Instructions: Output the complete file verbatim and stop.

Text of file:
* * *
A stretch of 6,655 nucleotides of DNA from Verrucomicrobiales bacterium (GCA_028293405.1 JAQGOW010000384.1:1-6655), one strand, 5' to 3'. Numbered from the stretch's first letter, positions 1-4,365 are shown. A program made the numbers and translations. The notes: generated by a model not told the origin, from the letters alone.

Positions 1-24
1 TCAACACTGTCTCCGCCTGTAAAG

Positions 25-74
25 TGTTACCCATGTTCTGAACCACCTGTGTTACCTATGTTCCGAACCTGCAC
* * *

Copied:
A stretch of 6,655 nucleotides of DNA from Verrucomicrobiales bacterium (GCA_028293405.1 JAQGOW010000384.1:1-6655), one strand, 5' to 3'. Numbered from the stretch's first letter, positions 1-4,365 are shown. A program made the numbers and translations. The notes: generated by a model not told the origin, from the letters alone.

Positions 1-24
1 TCAACACTGTCTCCGCCTGTAAAG

Positions 25-74
25 TGTTACCCATGTTCTGAACCACCTGTGTTACCTATGTTCCGAACCTGCAC